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Guide to Stakeholder Management Plan

12 Mar 2014
Guide to Stakeholder Management Plan

The central role of stakeholders in the successful delivery of projects is becoming increasingly recognised.

One of my early projects was implementing a Stakeholder Management Plan into a major telecommunication businesses’ call centre to resolve a major weakness in the organisation's processes that had caused a series of PR and legal disasters over the preceding few years. The need for the system was universally recognised and supported by the executive decision-makers. The technologists loved it because the development would use a new computer operating system that complied with the new IT policy. And when implemented, the system would provide a much-improved customer interface in the area of concern.

However, the call centre staff were largely opposed to the system, and their opposition was ignored because the staff always opposed the change, and they didn’t have any authority or power!

Comprehensive Stakeholder Management Analysis

A few days before the application went ‘live’, the CEO visited one of the call centres and had the “facts” explained to him by an irate operator; she explained the new system meant two computers on each desk and would result in major reductions in call throughput by the call centre staff.

He listened to this ‘lone voice in the wilderness’ and cancelled the rollout – several hundred thousand dollars of re-work later the system was installed on the standard operating system used by all of the other call centre programs. Better stakeholder management would have avoided a massive delay and cost overrun in this ‘mission-critical application development.

Stakeholder Management Plan: The Key Lessons

  • Failing to scan and manage the whole stakeholder community properly is a guaranteed way to drive projects into failure. Support from powerful executives is only one element in this matrix.
  • All stakeholders are important, but some are more important than others. Part of any effective methodology is prioritising your efforts to manage the most important stakeholders at this point in time. 

Stakeholder Relationship Maturity Model (SRMM)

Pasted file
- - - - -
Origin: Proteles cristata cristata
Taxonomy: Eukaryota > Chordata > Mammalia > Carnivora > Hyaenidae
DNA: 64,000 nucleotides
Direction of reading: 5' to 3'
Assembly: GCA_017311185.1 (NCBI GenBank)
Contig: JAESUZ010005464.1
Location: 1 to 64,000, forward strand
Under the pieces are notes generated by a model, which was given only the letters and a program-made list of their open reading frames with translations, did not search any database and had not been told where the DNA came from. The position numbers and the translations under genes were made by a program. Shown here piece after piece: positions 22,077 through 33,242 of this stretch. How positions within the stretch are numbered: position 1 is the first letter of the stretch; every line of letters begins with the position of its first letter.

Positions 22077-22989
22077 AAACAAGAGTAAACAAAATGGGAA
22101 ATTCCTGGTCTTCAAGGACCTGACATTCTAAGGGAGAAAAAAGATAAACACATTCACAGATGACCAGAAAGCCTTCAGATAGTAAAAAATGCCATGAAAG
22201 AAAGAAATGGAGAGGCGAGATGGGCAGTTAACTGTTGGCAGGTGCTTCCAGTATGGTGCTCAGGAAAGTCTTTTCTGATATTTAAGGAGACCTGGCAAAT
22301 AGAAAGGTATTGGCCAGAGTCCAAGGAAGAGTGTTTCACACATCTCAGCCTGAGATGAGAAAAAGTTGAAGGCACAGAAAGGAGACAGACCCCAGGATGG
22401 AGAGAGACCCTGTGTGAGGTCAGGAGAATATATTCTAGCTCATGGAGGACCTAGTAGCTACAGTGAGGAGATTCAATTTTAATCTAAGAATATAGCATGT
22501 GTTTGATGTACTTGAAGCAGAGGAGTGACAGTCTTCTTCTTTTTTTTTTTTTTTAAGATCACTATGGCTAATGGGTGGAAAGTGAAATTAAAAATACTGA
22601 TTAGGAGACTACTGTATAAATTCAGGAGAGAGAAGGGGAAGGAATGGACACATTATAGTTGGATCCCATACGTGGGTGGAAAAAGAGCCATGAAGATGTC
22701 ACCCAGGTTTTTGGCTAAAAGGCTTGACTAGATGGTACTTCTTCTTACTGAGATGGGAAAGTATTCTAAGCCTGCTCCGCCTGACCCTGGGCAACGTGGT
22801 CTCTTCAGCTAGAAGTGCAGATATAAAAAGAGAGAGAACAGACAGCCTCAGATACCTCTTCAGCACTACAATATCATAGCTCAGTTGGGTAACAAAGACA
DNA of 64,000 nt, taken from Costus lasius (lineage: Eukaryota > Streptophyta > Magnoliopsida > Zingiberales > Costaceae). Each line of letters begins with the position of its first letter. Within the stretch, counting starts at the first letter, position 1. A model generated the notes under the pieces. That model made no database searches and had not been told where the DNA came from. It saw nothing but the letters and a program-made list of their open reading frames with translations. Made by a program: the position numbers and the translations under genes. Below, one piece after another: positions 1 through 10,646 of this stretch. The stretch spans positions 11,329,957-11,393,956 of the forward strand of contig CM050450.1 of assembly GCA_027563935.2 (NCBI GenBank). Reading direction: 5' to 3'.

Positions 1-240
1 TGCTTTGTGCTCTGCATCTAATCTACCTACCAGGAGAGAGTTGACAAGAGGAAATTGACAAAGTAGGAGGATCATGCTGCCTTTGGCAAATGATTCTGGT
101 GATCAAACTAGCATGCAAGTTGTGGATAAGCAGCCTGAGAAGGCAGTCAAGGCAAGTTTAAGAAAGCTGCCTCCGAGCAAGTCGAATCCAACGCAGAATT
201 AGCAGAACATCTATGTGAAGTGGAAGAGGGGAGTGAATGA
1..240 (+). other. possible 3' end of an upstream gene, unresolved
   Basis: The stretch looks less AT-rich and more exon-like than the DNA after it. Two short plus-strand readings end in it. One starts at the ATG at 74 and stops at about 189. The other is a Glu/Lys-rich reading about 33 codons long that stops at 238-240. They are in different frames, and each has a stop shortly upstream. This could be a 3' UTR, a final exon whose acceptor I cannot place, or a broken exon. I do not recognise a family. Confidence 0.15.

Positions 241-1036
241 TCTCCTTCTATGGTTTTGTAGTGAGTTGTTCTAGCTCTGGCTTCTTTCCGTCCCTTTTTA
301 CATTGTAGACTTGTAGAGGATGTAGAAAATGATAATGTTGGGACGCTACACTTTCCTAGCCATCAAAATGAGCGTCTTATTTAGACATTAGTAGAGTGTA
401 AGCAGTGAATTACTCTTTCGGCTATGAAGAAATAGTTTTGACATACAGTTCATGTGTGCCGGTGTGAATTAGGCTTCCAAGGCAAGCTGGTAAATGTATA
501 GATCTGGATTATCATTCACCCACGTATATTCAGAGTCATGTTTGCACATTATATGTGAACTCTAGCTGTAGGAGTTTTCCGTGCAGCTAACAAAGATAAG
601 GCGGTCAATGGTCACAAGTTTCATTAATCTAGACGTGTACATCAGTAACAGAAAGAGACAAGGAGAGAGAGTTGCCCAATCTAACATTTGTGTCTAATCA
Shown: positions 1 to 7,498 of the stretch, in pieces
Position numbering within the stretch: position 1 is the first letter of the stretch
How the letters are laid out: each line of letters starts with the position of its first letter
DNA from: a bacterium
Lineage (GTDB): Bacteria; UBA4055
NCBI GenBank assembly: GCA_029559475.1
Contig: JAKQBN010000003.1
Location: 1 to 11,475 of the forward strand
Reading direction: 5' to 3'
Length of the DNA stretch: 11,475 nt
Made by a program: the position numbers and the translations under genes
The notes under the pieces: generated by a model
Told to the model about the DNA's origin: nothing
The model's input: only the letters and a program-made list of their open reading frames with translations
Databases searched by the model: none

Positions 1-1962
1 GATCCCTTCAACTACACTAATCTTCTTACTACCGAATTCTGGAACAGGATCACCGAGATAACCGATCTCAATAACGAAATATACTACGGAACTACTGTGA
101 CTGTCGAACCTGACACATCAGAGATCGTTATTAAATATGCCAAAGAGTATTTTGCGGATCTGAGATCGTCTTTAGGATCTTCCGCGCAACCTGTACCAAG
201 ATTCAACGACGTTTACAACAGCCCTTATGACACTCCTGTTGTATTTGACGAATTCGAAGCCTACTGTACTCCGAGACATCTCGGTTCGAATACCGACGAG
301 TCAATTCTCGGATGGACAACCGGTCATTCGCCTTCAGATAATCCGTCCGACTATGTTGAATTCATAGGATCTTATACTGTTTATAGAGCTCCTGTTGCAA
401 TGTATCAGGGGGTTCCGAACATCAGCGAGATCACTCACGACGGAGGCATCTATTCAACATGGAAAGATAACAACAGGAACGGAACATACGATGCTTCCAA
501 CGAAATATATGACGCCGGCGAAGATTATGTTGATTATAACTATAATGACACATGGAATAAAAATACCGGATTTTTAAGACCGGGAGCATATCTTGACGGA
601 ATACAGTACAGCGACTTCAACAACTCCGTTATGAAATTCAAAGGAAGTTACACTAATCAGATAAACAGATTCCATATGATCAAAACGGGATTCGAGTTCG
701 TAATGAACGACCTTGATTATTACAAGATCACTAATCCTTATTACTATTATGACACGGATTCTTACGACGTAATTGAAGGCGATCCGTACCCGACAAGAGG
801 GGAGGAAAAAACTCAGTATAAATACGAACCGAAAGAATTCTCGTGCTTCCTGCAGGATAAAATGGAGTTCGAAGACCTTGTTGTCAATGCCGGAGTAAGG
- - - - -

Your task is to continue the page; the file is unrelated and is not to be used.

Engaging effectively and ethically with key stakeholders to help create a successful project outcome requires significant skill and maturity levels.

The Stakeholder Relationship Maturity Model (SRMM), integral to our comprehensive Stakeholder Management Plan, defines five maturity levels. It suggests a route most organizations can follow to progress from 'Level 1' to 'Level 5'.

  1. Ad hoc:  some use of processes
  2. Procedural:  focus on processes and tools
  3. Relational: focus on the Stakeholders and mutual benefits
  4. Integrated:  methodology is repeatable and integrated across all programs and projects
  5. Predictive:  used for health checks and predictive risk assessment and management.

Stakeholder Management Training in Project Management

stakeholder Manager

IPM - Institute of Project Management offers a highly effective stakeholder management training to build relationship with stakeholders for business. In implementing the SRMM Implementation Guide, meticulous stakeholder engagement is pivotal. Ignoring perspectives can lead to costly setbacks, as seen in a call centre project. Proactive communication and inclusive decision-making are imperative for success.

About the Author

Dr Lynda Bourne (Australia) DPM, PMP, FAIM, FACS. She is a visiting lecturer at the Institute of Project Management and developed the Stakeholder Circle® methodology, which was researched as a part of her Doctor of Project Management (DPM) thesis.